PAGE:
THE ghost of Warren Gatland still haunts Eddie Jones and England.
Red Rose boss Jones was on his best behaviour yesterday ahead of tomorrow’s Six Nations humdinger.
But he admitted the build-up to this famous grudge match felt more like a ‘silent comedy’ without his arch-nemesis Gatland in the other corner.
Jones is desperate to avenge last year’s 21-13 defeat in Cardiff, when the Dragons KO’d England’s Grand Slam dreams and went on to clinch their own clean sweep in Gatland’s farewell Six Nations.
In recent years, there has almost been as much entertainment off the field as on it with the two super-coaches trading grenades.
But now Kiwi Gatland has quit to return to New Zealand, Jones just hopes England can have the final word tomorrow.
The Aussie wind-up merchant was trying to play it safe yesterday having already seen his mind games against the French backfire.
He said: “It’s a silent comedy this week, I’m not making any comments.”
But deep down Jones, as they say in Australia, is still dirty with what Gatland’s side did.
And ahead of the Twickenham thriller, he admitted: “You never like to lose to Wales — and we lost last year. We really owe them one.
“We were in the position we were in at half-time and learned from that.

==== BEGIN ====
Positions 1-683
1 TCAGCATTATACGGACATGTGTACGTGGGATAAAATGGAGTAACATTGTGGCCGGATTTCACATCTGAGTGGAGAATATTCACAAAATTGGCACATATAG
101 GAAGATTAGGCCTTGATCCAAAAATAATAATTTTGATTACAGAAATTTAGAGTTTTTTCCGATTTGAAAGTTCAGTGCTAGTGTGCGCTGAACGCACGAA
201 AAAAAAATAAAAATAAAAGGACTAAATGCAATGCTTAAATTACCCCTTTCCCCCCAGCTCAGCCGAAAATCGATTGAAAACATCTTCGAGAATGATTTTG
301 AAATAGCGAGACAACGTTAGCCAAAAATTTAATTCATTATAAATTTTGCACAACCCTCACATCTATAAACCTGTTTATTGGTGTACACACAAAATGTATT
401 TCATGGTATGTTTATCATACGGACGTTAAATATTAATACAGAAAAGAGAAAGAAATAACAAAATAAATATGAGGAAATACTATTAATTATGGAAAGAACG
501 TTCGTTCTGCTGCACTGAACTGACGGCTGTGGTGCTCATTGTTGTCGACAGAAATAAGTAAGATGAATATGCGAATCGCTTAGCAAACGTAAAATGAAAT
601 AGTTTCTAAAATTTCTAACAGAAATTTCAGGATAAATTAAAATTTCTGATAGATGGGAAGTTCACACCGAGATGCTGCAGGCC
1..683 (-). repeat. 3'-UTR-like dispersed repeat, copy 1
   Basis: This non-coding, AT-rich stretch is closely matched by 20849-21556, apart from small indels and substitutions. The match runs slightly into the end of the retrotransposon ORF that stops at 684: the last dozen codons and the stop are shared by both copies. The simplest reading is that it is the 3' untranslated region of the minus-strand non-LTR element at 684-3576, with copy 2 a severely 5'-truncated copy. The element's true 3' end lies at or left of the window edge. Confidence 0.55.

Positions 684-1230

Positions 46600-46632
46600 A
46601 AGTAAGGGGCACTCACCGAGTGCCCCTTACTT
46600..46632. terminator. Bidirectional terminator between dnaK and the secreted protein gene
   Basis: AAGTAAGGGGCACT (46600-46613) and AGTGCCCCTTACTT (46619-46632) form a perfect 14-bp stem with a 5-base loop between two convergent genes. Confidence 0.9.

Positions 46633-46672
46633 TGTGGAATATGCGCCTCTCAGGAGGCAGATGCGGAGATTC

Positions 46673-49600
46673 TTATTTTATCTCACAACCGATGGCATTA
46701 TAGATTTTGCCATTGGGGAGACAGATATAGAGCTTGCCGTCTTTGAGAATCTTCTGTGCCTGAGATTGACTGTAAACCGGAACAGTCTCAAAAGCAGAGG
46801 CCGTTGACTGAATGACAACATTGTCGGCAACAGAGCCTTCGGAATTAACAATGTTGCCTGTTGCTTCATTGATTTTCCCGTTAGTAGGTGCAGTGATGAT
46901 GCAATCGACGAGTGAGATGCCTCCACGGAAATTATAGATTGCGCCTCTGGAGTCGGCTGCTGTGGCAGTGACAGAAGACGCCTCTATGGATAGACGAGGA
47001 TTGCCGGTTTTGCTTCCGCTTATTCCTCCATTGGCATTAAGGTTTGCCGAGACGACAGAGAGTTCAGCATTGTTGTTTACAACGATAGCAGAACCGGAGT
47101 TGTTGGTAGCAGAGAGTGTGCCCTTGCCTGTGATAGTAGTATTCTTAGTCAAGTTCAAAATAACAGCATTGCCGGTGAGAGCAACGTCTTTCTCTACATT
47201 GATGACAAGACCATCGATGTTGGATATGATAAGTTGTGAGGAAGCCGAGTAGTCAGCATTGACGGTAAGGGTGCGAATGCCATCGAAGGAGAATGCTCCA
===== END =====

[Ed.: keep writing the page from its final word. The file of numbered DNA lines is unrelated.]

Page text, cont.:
It’s a silent comedy this week, I’m not making any comments.
“That was one of the key games that got us in our best condition for the World Cup.
“It’s still a game that I’m sure every player who played in it, it irks them. It certainly irks me. England-Wales games are a little bit different, aren’t they?
“Since I’ve been coaching, the average points difference is six points. They are tough affairs. It goes down to the wire.
“Wales, under Warren, have been one of the most physical teams in the world.
“We saw that in the World Cup when they ran South Africa close in that semi-final in a tough, physical game.
“So they always bring that to the party and Wayne Pivac’s trying to add a more passing attack game.”
Wales have not won a Six Nations game at Twickenham since 2012 and have already lost twice in this year’s tournament.
It means England must fancy landing the Triple Crown. Jones has picked the most experienced side ever — boasting 786 caps and with an average age of 28.
Anthony Watson and Mark Wilson have been called back in after recovering from injuries.
But skipper Owen Farrell warned: “Wales are coming here hunting a bit. They are looking to get a performance, so we are preparing for that.
“As players, we understand how much of a battle it will be and how tough a game they always are.
“They have always been pretty close matches.
“It is normally a big physical battle. I guess that’s what you would expect against Wales and I am sure that will be the case again at Twickenham.”
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